Most of us spent part of our youth cutting up construction paper to make snowflakes which tended to look nothing like the globs of white moving past our windows. Check under a microscope, though, and you’ll see that snowflakes are beautiful six-sided crystals. Why is this?
The beautiful hexagonal crystals that water forms when it freezes in the clouds have been much celebrated by those with electron microscope, and without a driveway that they need to shovel clear. Because within the giant globs of freezing water that the world playfully throws at us, there are intricate hexagonal patterns.
Most of the time we’re too big to see those patterns and too cold to care about them, but when we get inside, warm our feet, and maybe get our hand around a hot mug of something, we contemplate. There are billions of swirling molecules of water up there in the clouds. Why do they always form into hexagonal structures? And if there is some preference, on the atomic level, for hexagonal structures, why are each of those tiny structures so different from one another?
The answer to the hexagonal shape of the snowflake lies in the shape of the water molecule itself. A water molecule is two electron-deprived hydrogen atoms clinging to a central, also-electron-deprived oxygen atom. By pooling their outermost electrons they get a stable formation. That stable formation requires the hydrogen atoms to be pinned at specific points to the oxygen atom. They can’t simply hang out at either end of the oxygen atom, 180 degrees apart. They hug relatively close to each other, only 104.5 degrees apart, giving the overall molecule a V shape. The oxygen tugs the electrons close to itself, leaving the angle of the V with a slightly negative charge while the hydrogen atoms, with the protons in their nuclei exposed to god and everyone, are slightly positive. (Exhibitionists? You decide.) Positive charges are attracted to negative ones, so the hydrogen end of one V will be attracted to the oxygen apex of another. Even when it’s splashing around in a bowl, or whirling through a cloud, water is structured.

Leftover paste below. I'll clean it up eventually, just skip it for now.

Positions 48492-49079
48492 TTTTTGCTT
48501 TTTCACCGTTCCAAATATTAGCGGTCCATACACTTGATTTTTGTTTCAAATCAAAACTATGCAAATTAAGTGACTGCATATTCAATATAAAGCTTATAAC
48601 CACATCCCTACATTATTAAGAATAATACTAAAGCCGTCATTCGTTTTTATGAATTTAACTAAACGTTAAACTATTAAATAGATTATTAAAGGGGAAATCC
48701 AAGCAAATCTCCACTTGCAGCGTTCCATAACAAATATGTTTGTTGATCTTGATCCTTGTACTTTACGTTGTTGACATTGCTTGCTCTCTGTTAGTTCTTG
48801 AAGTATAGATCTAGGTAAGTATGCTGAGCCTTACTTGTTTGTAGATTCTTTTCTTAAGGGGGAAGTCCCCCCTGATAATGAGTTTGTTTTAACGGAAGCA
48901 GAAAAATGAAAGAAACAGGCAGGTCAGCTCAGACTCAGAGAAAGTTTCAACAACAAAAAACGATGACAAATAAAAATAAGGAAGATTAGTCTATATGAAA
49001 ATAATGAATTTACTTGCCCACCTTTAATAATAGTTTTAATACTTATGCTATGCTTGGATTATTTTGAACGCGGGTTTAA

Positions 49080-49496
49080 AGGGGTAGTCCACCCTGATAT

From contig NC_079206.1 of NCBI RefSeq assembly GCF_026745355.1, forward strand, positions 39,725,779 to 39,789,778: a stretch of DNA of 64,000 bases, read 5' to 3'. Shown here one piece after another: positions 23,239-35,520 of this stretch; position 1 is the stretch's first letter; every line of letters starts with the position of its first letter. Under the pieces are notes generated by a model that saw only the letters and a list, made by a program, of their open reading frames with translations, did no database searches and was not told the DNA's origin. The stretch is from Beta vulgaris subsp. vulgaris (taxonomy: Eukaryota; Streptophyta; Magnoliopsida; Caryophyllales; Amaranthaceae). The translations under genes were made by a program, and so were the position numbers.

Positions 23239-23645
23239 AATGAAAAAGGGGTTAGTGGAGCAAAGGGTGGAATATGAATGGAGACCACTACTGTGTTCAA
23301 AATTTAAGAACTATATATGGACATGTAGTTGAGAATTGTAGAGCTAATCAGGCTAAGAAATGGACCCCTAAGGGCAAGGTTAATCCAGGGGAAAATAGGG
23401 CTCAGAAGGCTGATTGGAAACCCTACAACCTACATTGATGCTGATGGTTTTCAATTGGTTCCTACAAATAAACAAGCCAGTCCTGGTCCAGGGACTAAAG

When it gets cold, some real organization happens. Water doesn’t just spontaneously freeze. It freezes via a process called nucleation. One water molecule shifts its structure slightly and freezes solid with another, and as that structure moves through a whirling cloud of water, more water molecules hop on board, until the whole structure gets too heavy to fly and drops down. This process is not a free-for-all. A frozen water molecule will still repel, and be repelled by, any other molecule that approaches it from the wrong angle. Get a group of bar magnets together and jumble them around, and they’ll ‘arrange’ themselves with north and south polls of different magnets linked. Water molecules do the same, just with a V shape. The patterns grow from that shape, and they arrange themselves into hexagons.
And yet, different snowflakes look radically different from each other. Nucleation doesn’t generally start on its own. The ‘seeds’ of nucleation are dust molecules whirling with the water through the atmosphere. They’re one of the reasons why we see differently-shaped snowflakes whenever we care to look. Different patterns appear depending on the size and density of dust. The snowflakes also depend on temperature, air pressure, wind speed, and a thousand other factors. Scientists are still studying the exact mechanism of the different shapes. There are so many variables involved. In the meantime, they’re still pretty.